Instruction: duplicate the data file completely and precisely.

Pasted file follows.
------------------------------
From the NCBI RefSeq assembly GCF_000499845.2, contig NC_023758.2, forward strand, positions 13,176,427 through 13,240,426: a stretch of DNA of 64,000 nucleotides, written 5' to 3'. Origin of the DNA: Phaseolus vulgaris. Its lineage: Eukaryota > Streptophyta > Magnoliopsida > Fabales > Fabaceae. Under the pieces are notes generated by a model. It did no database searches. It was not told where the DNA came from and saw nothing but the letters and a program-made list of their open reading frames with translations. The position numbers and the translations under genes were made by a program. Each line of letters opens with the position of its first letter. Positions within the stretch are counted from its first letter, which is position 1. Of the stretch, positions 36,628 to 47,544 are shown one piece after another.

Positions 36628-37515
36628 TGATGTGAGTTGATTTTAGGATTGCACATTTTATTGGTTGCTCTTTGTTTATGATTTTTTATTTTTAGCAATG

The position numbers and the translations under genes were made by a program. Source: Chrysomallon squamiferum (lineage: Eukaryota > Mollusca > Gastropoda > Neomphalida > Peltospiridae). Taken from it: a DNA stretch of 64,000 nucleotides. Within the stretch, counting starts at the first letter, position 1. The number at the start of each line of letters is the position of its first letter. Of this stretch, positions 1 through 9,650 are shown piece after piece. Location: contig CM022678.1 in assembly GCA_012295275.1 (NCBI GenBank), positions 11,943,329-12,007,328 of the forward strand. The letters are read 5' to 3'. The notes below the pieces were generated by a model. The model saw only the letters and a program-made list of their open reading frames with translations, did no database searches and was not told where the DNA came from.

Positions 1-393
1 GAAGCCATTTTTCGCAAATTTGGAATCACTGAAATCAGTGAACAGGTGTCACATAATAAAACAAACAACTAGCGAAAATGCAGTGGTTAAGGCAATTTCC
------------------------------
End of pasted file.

From the NCBI RefSeq assembly GCF_000499845.2, contig NC_023758.2, forward strand, positions 13,176,427 through 13,240,426: a stretch of DNA of 64,000 nucleotides, written 5' to 3'. Origin of the DNA: Phaseolus vulgaris. Its lineage: Eukaryota > Streptophyta > Magnoliopsida > Fabales > Fabaceae. Under the pieces are notes generated by a model. It did no database searches. It was not told where the DNA came from and saw nothing but the letters and a program-made list of their open reading frames with translations. The position numbers and the translations under genes were made by a program. Each line of letters opens with the position of its first letter. Positions within the stretch are counted from its first letter, which is position 1. Of the stretch, positions 36,628 to 47,544 are shown one piece after another.

Positions 36628-37515
36628 TGATGTGAGTTGATTTTAGGATTGCACATTTTATTGGTTGCTCTTTGTTTATGATTTTTTATTTTTAGCAATG

The position numbers and the translations under genes were made by a program. Source: Chrysomallon squamiferum (lineage: Eukaryota > Mollusca > Gastropoda > Neomphalida > Peltospiridae). Taken from it: a DNA stretch of 64,000 nucleotides. Within the stretch, counting starts at the first letter, position 1. The number at the start of each line of letters is the position of its first letter. Of this stretch, positions 1 through 9,650 are shown piece after piece. Location: contig CM022678.1 in assembly GCA_012295275.1 (NCBI GenBank), positions 11,943,329-12,007,328 of the forward strand. The letters are read 5' to 3'. The notes below the pieces were generated by a model. The model saw only the letters and a program-made list of their open reading frames with translations, did no database searches and was not told where the DNA came from.

Positions 1-393
1 GAAGCCATTTTTCGCAAATTTGGAATCACTGAAATCAGTGAACAGGTGTCACATAATAAAACAAACAACTAGCGAAAATGCAGTGGTTAAGGCAATTTCC